*This is the second of two pieces based on an interview with Vic Hill. In this article, Vic discusses the evolution of racing engines over the past several years. In the first of these two pieces, he discussed the current state of local, regional and national racing. Here is a link to that article –> Vic Hill offers views on local, regional and national racing
Vic Hill is certainly an accomplished Dirt Late Model racer. He has numerous track championships and feature wins(including a recent Southern Nationals victory at Boyd’s Speedway) to prove that. But when his name is mentioned in local circles or nationwide, the first thought that will come to mind for many followers of the sport is his engine building prowess.
As a matter of fact, Hill’s power plants were used by driver Brandon Overton and his Billy Franklin Enterprises team during the recent Southern Nationals in which they won five of the nine contested events. Hill has provided engines for some of the most well known names in the sport who have won big races with his motors under their hoods. Scott Bloomquist campaigned Hill’s engines for several seasons and Brian Birkhofer won the 2014 Knoxville Nationals with a Vic Hill Racing Engine in his ride.
The former Richard Childress Racing and Morgan-McClure Racing employee who now produces power out of his own shop in Mosheim, Tennessee says that a great deal has changed in his business over the years, particularly within the last decade. Hill says that the desire for more power is always there in all forms of racing, including dirt racing. However, the development of more power comes at a cost.
“I’m telling you what, it has evolved,” Hill pointed out in an interview with InsideDirtRacing.com. “Over the last six years or so it’s really taken a jump because there’s more things out there available. Way back in 2006 when I was doing all the R&D for Morgan-McClure on the R07 and the R03, which is a wide bore block, we were the first ones to actually build one. We did it for Scott Bloomquist back then and he had a phenomenal year, but it was kind of a one off deal that we did and people started seeing it and the manufacturers started seeing it and they started making them. That really launched our power, and it actually launched the cost too. I don’t know if it’s made racing any better, but everybody wants more power.”
While the internal combustion engine has been around for over 100 years, the technology involved in all the pieces and parts that go into those machines continues to evolve.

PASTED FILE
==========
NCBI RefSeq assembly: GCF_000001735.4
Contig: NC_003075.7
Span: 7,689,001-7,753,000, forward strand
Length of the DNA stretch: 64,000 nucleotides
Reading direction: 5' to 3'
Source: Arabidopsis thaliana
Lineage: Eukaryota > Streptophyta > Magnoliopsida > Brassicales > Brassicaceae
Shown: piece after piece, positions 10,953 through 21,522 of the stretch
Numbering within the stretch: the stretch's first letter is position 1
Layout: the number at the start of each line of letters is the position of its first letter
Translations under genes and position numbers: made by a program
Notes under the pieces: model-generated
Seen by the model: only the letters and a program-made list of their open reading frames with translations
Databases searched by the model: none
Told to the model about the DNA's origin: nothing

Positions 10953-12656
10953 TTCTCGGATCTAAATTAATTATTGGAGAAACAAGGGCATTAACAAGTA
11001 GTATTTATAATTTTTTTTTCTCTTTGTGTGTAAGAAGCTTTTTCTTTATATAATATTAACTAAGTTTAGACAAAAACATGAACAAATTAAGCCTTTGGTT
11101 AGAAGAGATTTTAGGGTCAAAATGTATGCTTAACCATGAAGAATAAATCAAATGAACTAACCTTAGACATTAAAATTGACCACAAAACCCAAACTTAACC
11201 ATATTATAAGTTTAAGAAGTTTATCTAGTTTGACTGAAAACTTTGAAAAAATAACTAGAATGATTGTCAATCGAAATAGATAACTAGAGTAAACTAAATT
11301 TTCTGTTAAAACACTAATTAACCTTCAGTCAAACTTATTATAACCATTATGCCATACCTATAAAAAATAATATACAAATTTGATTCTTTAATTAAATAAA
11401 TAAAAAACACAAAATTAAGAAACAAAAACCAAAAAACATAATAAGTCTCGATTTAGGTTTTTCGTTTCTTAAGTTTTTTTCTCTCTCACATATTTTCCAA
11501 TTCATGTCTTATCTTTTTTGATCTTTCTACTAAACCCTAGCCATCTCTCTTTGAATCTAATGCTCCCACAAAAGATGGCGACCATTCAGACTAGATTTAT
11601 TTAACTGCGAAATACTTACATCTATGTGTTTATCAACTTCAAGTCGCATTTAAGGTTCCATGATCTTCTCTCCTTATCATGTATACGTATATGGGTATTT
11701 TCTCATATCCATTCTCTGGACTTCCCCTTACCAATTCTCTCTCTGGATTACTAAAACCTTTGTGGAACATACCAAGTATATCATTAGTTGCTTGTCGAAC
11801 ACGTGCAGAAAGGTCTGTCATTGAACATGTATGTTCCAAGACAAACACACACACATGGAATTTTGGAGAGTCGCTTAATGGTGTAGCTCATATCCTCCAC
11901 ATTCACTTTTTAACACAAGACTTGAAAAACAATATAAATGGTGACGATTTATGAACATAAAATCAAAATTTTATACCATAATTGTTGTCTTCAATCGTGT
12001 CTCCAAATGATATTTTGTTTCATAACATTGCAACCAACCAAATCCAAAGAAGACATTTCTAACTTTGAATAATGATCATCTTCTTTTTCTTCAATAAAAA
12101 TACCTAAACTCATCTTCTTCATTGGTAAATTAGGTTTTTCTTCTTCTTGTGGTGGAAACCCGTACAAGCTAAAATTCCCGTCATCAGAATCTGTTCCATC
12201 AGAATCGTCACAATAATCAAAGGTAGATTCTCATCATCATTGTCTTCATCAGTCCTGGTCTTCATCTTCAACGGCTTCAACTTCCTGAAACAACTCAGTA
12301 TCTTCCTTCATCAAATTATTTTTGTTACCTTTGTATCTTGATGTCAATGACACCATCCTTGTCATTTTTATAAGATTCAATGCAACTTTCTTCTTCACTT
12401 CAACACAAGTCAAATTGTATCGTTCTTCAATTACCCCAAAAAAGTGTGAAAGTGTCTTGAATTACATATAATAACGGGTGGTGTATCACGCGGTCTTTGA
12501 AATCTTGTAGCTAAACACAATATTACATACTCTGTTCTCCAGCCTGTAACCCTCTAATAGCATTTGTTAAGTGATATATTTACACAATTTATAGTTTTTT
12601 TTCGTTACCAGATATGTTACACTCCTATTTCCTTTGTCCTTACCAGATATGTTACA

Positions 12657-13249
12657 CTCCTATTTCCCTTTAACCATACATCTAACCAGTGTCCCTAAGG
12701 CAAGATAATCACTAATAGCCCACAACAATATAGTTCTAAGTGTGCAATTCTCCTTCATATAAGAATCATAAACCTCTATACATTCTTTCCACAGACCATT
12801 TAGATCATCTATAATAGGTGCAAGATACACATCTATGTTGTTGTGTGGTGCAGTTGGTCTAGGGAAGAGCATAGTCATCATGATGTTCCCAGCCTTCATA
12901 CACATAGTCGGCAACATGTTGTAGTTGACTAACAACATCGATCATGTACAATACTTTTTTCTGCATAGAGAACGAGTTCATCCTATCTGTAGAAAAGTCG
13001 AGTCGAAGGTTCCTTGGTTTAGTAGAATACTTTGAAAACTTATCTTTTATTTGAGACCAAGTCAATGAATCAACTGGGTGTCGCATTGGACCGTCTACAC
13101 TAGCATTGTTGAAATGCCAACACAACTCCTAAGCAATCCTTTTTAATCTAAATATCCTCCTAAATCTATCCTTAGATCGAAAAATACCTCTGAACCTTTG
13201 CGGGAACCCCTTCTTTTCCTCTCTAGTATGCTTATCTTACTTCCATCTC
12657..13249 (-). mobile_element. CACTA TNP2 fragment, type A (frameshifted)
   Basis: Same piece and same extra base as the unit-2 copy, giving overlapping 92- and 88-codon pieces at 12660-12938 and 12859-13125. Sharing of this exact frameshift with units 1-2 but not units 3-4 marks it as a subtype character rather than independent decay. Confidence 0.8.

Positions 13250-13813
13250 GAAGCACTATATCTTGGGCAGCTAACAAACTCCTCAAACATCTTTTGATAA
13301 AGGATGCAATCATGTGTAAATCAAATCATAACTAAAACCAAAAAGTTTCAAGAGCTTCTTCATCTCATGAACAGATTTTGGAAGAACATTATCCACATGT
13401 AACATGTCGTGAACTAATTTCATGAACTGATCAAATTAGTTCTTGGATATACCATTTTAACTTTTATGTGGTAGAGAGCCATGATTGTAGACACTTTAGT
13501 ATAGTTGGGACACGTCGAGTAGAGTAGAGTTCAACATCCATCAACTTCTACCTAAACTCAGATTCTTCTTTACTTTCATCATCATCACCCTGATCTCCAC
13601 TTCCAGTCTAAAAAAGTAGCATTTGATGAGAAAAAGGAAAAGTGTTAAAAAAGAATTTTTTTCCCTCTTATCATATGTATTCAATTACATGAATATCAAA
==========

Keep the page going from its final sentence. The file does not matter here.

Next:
“It’s the technology that goes into the intake manifolds, the cam combinations, and the cylinder head design,” Hill explained. “We have a big air pump and we’re trying to fill that thing and evacuate it as efficiently as we can so combustion chambers get more efficient, ring packages get more efficient, and in every little area there’s somewhere you can say we’re here now and I think we can improve that.”
Small gains come with big price tags with each advancement leading to another. And when everyone else is adding more power, the competition has to do the same thing to keep up.
“You’ve got three or four more horsepower here and three or four horsepower there, and before you know it, we’ve got a hundred more horsepower than we had ten years ago,” Hill went on. “So like I said, it’s an ever changing thing. You’re never going to fix the pricing of it but with the weekly stuff you’re going to have to really think hard when you make your rules.”
Hill says it isn’t just the new technology that has driven the costs of racing higher. Other factors outside of the actual building of the engines has contributed to the recent escalation.
“Marketing is one of the things, with Roush-Yates getting involved in this, and that’s a good engine but it’s pretty high,” the veteran racer and engine builder stated. “It set the mark because one of those things is about $12,000 to $15,000 more than the Chevrolet that we do and they run basically the same.”
Hill adds that the marketing that came from the NASCAR side of things was successful in convincing those with the resources to believe that they had to have that particular brand.
“I build more Chevrolets than Fords but they did a good job marketing and so a lot of people who race and are financially able to buy them felt like they had to have one,” Hill said. “Then you feel like you’ve got to have that to compete, and at a lot of places it does make a difference especially in qualifying.”
With engine builders now producing as much as 900 horsepower, one has to wonder just how much higher those numbers can go. Builders such as Vic Hill will always be searching for that next advancement to make their engines better than those of the competition.